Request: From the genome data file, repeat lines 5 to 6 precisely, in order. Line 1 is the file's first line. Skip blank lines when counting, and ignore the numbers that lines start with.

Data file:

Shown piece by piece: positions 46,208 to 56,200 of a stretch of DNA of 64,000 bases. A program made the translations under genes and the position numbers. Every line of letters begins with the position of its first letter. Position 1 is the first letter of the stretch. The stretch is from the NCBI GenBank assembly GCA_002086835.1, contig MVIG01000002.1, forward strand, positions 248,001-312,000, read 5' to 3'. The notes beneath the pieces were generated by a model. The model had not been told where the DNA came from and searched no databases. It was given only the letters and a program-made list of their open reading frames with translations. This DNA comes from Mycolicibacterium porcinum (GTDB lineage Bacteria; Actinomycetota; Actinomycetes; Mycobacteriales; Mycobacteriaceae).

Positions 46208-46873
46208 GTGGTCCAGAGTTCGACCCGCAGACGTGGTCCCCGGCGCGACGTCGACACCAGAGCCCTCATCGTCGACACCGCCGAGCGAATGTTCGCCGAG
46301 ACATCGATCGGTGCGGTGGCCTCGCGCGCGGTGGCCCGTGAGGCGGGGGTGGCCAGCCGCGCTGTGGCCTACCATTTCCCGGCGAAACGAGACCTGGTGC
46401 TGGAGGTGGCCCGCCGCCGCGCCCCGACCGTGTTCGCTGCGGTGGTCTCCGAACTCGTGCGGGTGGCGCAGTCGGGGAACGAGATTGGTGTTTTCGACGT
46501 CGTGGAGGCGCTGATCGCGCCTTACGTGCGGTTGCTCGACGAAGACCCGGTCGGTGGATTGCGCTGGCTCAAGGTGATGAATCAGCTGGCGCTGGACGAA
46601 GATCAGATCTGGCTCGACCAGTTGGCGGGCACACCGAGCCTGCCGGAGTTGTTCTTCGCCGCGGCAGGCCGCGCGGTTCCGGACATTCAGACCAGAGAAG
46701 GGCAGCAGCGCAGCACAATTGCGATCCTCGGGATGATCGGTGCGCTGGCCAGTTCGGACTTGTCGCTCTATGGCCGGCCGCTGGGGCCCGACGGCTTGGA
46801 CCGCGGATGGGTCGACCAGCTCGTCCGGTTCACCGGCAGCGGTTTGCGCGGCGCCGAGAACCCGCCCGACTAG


46401 TGGAGGTGGCCCGCCGCCGCGCCCCGACCGTGTTCGCTGCGGTGGTCTCCGAACTCGTGCGGGTGGCGCAGTCGGGGAACGAGATTGGTGTTTTCGACGT
46501 CGTGGAGGCGCTGATCGCGCCTTACGTGCGGTTGCTCGACGAAGACCCGGTCGGTGGATTGCGCTGGCTCAAGGTGATGAATCAGCTGGCGCTGGACGAA